• Global catalog server refresh Indicates whether the client periodically asks for a new referral from the Exchange 2000 server. For example, in the original release of Outlook 2000, a referral is only refreshed if the global catalog server becomes unreachable. In Outlook 2002 Service Pack 2, the referral is refreshed each time Outlook is started. This change prevents Outlook 2000 from continually binding to an inappropriate global catalog server. • Dynamic global catalog server failover Indicates whether the client is capable of dynamically failing over to a different global catalog server if the existing server is unreachable. • Global catalog server locator Indicates whether Outlook contacts the global catalog server based on a server referral, or whether the client can automatically detect the closest global catalog server. When any MAPI client initially connects to Exchange with a new profile, the client-side address book provider (ESMABP32.DLL) only knows the name of the Exchange server. During the first session, even the latest versions of Outlook use NSPI Proxy. However, while logging out the client will ask for an address book referral, which is stored in the MAPI profile under the following registry key.
Location HKEY_CURRENT_USER\Software\Microsoft\Windows NT \CurrentVersion\Windows Messaging Subsystem \Profiles\Outlook\dca740c8c042101ab4b908002b2fe182 Name Type Value 001e6602 REG_SZ (string) Fully qualified domain name (FQDN) of the global catalog server
Outlook 2002 incorporates many new features and is extremely robust when Active Directory issues occur. If the global catalog server that Outlook is using fails during a client session, Outlook displays a dialog box indicating that it is waiting for a response from the server (Figure 5).
Tip If the server name shown in the Requesting data… dialog box is in the FQDN format, Outlook
is waiting for a response from the directory service. If you see a short server name, Outlook is waiting for either the mailbox server or public folder server to respond.
20 Understanding and Troubleshooting Directory Access
Figure 5 Delay while requesting data
If Outlook does not receive a response from the global catalog server within 30 seconds, the client requests a new referral from DSProxy. The referral is saved in the MAPI profile and Outlook dynamically connects to the new global catalog server. The user does not encounter any error messages during failover. Outlook 2002 refreshes its global catalog referral whenever the client is restarted or a failure occurs. Additionally, if Outlook loses its connection to the Exchange 2000 server, it requests a new referral.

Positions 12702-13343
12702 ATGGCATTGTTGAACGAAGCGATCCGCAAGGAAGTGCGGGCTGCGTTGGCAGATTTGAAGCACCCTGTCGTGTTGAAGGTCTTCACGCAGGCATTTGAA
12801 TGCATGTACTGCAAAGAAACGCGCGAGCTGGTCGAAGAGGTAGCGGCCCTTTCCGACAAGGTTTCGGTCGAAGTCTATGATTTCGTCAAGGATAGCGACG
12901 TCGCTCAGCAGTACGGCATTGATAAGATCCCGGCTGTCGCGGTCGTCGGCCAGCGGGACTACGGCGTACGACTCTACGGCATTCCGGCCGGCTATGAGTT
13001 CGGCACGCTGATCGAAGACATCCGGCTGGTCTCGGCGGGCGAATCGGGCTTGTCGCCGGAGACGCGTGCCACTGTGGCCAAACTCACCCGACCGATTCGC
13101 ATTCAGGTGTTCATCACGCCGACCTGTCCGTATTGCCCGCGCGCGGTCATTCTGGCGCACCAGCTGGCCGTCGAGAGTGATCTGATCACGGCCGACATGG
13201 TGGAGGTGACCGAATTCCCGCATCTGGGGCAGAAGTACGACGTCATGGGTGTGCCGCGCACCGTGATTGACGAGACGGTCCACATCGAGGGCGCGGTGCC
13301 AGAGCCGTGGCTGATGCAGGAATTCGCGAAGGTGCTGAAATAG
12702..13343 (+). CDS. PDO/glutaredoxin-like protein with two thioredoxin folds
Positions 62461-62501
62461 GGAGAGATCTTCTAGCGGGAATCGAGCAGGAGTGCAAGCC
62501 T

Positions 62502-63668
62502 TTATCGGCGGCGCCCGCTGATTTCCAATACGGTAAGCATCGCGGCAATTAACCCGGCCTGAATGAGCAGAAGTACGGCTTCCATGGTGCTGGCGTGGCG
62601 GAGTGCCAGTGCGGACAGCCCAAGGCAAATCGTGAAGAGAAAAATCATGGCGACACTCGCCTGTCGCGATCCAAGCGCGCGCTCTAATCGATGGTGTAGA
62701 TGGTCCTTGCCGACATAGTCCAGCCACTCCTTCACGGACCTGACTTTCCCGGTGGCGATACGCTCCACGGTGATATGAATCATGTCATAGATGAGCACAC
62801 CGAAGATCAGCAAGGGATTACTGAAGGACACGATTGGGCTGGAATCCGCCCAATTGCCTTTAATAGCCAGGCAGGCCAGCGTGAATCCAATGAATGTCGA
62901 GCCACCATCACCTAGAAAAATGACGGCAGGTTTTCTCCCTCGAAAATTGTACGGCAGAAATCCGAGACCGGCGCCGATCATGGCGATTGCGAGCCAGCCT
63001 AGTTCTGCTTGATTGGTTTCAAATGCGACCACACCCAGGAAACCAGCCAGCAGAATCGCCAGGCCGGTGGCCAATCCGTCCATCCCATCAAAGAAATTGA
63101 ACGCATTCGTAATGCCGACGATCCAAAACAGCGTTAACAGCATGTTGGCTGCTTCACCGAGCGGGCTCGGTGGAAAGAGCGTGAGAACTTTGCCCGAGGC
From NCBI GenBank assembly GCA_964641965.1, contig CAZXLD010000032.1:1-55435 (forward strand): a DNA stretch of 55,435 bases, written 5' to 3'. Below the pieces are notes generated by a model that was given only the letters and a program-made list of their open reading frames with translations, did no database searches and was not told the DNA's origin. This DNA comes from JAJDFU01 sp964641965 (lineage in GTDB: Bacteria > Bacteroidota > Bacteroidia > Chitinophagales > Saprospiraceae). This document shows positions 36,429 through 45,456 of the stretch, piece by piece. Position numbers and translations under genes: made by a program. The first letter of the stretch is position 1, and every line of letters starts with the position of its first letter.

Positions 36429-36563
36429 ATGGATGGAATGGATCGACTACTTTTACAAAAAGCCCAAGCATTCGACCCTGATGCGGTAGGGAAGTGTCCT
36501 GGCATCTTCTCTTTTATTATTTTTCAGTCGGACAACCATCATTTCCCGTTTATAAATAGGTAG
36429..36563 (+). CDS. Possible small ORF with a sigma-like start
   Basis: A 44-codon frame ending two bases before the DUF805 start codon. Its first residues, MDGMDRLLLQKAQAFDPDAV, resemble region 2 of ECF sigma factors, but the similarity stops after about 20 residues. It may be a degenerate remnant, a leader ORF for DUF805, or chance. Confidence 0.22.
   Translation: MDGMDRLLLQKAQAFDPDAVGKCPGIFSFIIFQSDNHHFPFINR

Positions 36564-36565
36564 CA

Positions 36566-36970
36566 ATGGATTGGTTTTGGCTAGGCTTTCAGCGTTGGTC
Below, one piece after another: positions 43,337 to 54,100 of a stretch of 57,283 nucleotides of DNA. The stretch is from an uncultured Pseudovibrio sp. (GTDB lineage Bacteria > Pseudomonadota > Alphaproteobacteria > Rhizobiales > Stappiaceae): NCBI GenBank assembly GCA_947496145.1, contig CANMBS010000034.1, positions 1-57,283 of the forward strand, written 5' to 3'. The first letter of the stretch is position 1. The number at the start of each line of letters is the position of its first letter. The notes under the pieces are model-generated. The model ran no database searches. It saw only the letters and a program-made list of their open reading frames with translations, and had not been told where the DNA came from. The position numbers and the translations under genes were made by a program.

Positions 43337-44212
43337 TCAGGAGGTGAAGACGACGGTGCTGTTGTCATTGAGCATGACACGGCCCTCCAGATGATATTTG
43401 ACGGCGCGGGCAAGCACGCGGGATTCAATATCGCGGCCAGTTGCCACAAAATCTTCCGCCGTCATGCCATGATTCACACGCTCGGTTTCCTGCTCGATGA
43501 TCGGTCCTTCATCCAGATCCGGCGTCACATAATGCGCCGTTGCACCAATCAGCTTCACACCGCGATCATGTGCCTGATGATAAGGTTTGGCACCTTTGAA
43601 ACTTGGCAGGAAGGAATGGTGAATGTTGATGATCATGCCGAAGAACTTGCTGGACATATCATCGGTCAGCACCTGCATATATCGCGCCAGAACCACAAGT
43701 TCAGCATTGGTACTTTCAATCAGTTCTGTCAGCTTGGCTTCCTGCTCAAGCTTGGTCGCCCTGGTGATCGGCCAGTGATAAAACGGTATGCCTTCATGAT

Chapter 1: Understanding How Directory Access Works 21
If you turn on diagnostics logging for the RFR Interface category on the Exchange 2000 server, you will see a 9073 event each time the RFRI generates a referral (Figure 6).
Figure 6 New referral event
By default, Outlook 2002 requests a global catalog referral from DSProxy. This strategy works well in many scenarios. Under some circumstances, however, you may want to configure the client to use a specific global catalog server. For example, the Outlook client and the Exchange server may be separated by a WAN (Figure 7).
Figure 7 WAN separating Outlook and Exchange server
In Figure 7, the Exchange 2000 topology is centralized with all Exchange 2000 servers located at the data center of the company. Users are located in branch offices, and log on to their mailboxes over the WAN. By default, Outlook receives a referral to either GC1 or GC2. This is because DSProxy identifies the global catalog servers that are closest to the